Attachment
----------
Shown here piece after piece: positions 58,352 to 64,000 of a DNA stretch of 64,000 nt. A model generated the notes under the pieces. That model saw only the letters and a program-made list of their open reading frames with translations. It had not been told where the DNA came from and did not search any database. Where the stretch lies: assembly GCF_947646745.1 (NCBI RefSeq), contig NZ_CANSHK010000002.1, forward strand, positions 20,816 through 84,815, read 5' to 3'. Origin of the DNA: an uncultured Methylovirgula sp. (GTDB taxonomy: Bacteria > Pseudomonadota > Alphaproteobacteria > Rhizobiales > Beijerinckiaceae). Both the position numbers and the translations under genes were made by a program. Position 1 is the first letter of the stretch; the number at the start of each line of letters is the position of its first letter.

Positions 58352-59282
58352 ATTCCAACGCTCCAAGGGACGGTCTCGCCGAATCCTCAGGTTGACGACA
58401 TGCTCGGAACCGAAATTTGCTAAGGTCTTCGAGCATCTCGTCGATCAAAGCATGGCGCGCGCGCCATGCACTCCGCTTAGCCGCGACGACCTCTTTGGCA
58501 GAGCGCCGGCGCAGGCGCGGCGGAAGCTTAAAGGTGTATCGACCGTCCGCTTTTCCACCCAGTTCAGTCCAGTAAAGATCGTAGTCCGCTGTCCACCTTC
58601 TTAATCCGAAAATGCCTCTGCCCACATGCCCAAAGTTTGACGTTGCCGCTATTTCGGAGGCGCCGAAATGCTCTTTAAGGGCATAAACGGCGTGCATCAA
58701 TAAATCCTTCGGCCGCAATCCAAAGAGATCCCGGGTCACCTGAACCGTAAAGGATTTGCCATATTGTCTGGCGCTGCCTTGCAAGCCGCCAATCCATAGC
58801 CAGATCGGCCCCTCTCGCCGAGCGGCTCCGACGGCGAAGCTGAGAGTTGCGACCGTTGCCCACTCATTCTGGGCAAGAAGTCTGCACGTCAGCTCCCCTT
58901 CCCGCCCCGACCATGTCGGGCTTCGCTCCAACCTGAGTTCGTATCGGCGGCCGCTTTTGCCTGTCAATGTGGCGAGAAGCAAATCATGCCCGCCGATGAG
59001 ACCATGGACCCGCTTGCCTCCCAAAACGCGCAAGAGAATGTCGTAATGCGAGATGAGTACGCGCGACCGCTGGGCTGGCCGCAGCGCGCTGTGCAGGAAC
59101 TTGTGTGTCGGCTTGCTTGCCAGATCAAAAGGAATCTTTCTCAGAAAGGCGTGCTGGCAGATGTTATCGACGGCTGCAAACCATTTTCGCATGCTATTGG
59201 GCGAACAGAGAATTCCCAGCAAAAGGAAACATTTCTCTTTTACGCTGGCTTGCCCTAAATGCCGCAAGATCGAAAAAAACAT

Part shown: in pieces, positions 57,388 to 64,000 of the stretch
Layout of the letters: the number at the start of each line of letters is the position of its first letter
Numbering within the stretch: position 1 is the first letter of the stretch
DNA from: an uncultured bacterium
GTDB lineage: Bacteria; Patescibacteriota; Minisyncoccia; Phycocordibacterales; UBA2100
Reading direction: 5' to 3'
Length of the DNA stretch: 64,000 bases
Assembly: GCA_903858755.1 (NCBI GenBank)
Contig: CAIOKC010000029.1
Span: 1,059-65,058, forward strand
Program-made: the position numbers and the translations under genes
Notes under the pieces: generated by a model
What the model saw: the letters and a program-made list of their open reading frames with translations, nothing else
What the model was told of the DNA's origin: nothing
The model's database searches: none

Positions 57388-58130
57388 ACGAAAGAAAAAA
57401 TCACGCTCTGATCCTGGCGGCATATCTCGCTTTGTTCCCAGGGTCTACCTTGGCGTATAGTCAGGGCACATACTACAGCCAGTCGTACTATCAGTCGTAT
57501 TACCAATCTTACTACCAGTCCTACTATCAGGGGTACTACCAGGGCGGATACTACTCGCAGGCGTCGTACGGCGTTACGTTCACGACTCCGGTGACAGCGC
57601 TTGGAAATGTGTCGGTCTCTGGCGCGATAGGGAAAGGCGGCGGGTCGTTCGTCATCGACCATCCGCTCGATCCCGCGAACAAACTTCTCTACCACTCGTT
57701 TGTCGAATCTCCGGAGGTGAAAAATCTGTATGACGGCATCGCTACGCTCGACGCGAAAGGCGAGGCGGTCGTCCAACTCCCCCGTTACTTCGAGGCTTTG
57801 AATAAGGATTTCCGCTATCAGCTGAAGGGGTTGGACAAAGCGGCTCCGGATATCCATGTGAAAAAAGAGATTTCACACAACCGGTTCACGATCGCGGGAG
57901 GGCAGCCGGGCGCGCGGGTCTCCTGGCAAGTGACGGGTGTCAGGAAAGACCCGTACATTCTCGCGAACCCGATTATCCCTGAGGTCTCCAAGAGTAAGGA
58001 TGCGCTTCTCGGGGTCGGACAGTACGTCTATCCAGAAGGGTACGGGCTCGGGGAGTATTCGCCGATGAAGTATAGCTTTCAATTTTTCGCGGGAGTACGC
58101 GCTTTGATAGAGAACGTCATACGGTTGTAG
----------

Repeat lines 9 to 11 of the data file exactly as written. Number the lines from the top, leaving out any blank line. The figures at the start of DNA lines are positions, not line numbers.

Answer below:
58901 CCCGCCCCGACCATGTCGGGCTTCGCTCCAACCTGAGTTCGTATCGGCGGCCGCTTTTGCCTGTCAATGTGGCGAGAAGCAAATCATGCCCGCCGATGAG
59001 ACCATGGACCCGCTTGCCTCCCAAAACGCGCAAGAGAATGTCGTAATGCGAGATGAGTACGCGCGACCGCTGGGCTGGCCGCAGCGCGCTGTGCAGGAAC
59101 TTGTGTGTCGGCTTGCTTGCCAGATCAAAAGGAATCTTTCTCAGAAAGGCGTGCTGGCAGATGTTATCGACGGCTGCAAACCATTTTCGCATGCTATTGG